Divorce stole Christmas

During a time centered around family togetherness, teens of divorce have to celebrate differently

Kennedy Pastore, social media manager

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      Remember the days when you’d run downstairs on Christmas morning, full of excitement and see your parents smirking at each other because they know they’re about to surprise you with the gift you wanted oh so badly? Or perhaps that was never your experience, and it if was, it was short-lived. Reality or not, this is the prototype of an American Christmas. However, according to the American Psychological Association, about 40 to 50 percent of married couples in the United States end up divorced.  A good majority of those who marry also have children, meaning 40 to 50 percent of children will not have so many memories of their parents together during the holidays. During a season heavily centered around family togetherness, those with broken families often have to celebrate in ways that differ from the rest of the country.

     When a child’s parents are married, they are usually able to spend the holidays all together as a unit. However, children of divorce are not granted this guarantee; they are often left having to spend the day with only one parent or follow some kind of different schedule.

     “I haven’t seen my dad on Thanksgiving day for the past four or five years now. It’s tough because it’s a day about giving thanks and everyone’s talking about stuff their whole family did together,” senior Wyatt Klueber said. “Our Thanksgiving is just five or six people, compared to people who have like 20 or so.”

     Klueber’s parents have been divorced since 2013, and since then, he has followed the schedule of being with his mother on Thanksgiving and his father on Christmas, never both on the same day. While people say the situation is not the best, a consistent schedule during the holidays can be helpful because it removes the pressure of the child having to choose, which is something many kids of divorce face.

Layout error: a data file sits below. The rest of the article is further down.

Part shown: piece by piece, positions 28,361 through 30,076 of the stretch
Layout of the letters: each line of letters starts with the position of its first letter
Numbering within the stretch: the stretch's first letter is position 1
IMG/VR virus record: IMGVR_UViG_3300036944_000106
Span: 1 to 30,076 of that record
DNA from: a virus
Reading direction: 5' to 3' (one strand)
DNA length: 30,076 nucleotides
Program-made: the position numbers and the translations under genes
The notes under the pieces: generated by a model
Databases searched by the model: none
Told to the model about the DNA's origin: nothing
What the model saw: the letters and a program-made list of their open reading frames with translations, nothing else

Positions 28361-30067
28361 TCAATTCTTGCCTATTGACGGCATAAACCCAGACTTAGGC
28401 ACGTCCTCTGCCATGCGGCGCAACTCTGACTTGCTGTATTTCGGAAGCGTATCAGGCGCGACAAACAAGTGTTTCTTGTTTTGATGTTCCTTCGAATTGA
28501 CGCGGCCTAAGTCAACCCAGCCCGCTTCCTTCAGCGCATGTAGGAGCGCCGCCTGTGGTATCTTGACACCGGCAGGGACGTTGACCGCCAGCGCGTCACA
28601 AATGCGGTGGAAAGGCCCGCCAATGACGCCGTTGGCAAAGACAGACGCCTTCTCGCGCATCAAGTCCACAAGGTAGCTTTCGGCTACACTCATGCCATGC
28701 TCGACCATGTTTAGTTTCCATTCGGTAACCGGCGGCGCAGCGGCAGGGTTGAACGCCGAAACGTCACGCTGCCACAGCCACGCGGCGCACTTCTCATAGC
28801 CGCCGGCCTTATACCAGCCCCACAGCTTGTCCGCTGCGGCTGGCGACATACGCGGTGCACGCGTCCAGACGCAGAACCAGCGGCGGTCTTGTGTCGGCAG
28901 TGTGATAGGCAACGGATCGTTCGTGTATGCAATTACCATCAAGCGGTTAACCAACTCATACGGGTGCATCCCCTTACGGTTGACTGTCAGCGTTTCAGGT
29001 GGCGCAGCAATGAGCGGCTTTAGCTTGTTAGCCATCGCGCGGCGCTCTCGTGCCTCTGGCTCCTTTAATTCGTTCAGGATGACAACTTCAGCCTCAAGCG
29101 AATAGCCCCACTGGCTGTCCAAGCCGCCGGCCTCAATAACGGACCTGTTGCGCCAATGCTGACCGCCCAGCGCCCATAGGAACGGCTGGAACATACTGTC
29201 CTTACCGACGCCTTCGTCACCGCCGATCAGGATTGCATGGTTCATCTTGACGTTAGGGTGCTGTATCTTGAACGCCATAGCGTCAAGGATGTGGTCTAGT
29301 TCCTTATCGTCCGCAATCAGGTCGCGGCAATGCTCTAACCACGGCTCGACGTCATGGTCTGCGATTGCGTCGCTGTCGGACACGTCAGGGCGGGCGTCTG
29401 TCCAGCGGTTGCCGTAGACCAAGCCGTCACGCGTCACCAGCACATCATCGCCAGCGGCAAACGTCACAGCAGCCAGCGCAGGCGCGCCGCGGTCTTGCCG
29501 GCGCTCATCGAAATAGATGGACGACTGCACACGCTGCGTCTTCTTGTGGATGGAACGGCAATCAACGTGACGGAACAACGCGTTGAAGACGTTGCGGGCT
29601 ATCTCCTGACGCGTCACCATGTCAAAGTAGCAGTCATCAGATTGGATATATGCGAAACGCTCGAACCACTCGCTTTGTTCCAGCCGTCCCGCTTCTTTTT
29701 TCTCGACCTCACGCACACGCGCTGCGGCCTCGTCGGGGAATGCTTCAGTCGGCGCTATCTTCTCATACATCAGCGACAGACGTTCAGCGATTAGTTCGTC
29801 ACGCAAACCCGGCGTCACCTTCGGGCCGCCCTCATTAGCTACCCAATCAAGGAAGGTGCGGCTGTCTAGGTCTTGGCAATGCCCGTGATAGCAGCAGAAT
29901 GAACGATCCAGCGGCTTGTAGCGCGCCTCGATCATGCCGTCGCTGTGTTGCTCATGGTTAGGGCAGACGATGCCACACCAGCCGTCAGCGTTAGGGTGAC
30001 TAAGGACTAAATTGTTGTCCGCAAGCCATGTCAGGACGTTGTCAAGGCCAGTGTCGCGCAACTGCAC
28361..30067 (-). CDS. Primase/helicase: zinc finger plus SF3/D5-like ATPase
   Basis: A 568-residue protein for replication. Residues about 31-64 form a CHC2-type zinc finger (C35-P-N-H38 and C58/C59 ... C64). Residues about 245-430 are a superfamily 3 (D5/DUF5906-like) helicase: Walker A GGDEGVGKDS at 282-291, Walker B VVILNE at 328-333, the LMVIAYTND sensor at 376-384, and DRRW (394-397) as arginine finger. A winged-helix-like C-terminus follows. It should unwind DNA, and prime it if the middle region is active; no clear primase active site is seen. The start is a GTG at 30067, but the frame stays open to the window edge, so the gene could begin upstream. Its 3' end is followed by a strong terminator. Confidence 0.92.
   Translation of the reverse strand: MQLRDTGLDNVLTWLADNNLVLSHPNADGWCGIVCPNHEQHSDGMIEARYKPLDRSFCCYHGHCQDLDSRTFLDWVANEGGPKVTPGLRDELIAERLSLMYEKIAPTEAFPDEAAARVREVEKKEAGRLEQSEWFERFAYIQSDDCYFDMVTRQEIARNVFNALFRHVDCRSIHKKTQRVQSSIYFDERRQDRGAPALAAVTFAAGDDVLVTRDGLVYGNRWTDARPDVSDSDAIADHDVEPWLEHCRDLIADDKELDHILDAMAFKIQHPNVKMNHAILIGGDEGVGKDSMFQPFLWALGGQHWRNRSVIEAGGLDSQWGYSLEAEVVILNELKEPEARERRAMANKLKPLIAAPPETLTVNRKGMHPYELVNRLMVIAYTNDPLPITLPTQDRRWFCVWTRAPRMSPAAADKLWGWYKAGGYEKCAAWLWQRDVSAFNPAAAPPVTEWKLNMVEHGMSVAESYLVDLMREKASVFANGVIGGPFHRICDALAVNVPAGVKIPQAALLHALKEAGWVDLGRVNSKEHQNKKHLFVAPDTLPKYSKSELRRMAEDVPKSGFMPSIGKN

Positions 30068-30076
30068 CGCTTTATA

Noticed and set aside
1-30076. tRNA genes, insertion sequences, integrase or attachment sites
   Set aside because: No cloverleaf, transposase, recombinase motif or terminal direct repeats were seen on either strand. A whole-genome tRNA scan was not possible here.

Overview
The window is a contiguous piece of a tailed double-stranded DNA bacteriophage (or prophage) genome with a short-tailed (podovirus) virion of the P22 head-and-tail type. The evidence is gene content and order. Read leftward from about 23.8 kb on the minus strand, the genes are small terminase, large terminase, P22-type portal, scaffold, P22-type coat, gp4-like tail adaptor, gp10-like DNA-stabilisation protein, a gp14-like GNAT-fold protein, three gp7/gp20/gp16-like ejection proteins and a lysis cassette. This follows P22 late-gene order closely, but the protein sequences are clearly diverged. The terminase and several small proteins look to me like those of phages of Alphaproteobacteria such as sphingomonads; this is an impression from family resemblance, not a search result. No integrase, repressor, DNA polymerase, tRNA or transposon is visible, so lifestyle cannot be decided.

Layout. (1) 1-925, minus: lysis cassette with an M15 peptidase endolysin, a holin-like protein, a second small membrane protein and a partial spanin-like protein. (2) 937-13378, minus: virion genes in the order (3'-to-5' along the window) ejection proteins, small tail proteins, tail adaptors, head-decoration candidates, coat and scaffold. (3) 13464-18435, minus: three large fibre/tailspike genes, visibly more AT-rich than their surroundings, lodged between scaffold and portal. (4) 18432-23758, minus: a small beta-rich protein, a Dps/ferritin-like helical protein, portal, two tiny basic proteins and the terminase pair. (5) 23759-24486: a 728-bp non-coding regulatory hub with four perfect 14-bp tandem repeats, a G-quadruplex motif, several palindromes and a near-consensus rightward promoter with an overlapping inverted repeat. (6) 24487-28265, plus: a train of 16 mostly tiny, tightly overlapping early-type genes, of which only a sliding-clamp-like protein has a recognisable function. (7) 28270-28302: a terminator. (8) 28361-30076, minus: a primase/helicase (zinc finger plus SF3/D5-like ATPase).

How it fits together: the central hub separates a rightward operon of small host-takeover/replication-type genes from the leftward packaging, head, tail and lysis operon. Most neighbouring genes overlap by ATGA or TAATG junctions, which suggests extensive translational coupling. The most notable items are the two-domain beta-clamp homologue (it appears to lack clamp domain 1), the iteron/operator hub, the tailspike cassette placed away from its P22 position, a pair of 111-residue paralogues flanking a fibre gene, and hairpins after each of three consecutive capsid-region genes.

“The hardest part is choosing who to go with on certain holidays. On Thanksgiving we have the choice to choose, and you obviously don’t want to hurt your family’s feelings, so that’s a hard one,” said senior Adam Bales, who’s parents haven’t been together since he was three years old.

     Having to make a choice between one’s parents can be extremely stressful for a lot of people and can end up causing a lot of unnecessary guilt. Parents often say that they cannot choose between kids or pick a favorite, yet they ask their kids to.

     “I just feel really guilty all the time. Even not around the holiday season,” junior Grace Pearson said. “I try to even out my time. I try and spend more time with my friends when it’s my dad’s time because he has my stepmom. But at the same time, I feel guilty because he’s not seeing me.”

     Pearson, among others, feels the pressure of not wanting to leave her parents alone, especially during the holiday season, which is centered around family. This can make it harder for others to justify making time for themselves when someone is on the other side wanting their time as well.

     “I want to spend time with my mom, but I also want to spend time with other people. If I leave my mom, she’ll be alone,” said Pearson.

     A common argument about the benefits of divorced parents during the holiday season is that kids get to celebrate the holidays more than once, which is presumed to be better than once. Twice the presents and twice the meals.

     “Having two holidays is nice,” said Klueber. “Double the gifts, double the dinners on Thanksgiving and two Christmases. So I guess that’s a positive aspect.”

However this might be nice for some, two holidays can also pose inconveniences. For example, miscommunication between parents can often cause duplicate gifts.

     “I’ll say, ‘Hey I need sweatpants for Christmas’ and my mom will tell her side of the family and my dad will tell his, and then I have 12 pairs of sweatpants when I don’t really need that many,” said Bales.

Divorce lasts longer than the holiday season however, meaning the effects are able to stretch throughout the child’s whole life. If impactful enough, it can drastically change the truths the child once knew about love and marriage.

     “[Divorce] has changed my view on relationships,” said Klueber. “It has me asking, ‘Do I really feel committed to this?’ I get scared of what could happen to my marriage, because it took my parents 18 years to get divorced, but they were unhappy the whole time.”

     Everyday divorce is becoming more and more of a reality, and while those with divorced parents express their struggles, some say it doesn’t have to be so bad. There will always be others out there experiencing their parents divorces as well, especially one’s own siblings.

     “If you have siblings, keep your siblings close because that’s who you’ll have the longest,” said Bales. “Your parents may be going through court or fighting, but your sibling is going through that with you too. So if you need help or you need to talk about it you can talk about it with them because they’re experiencing the same thing.”

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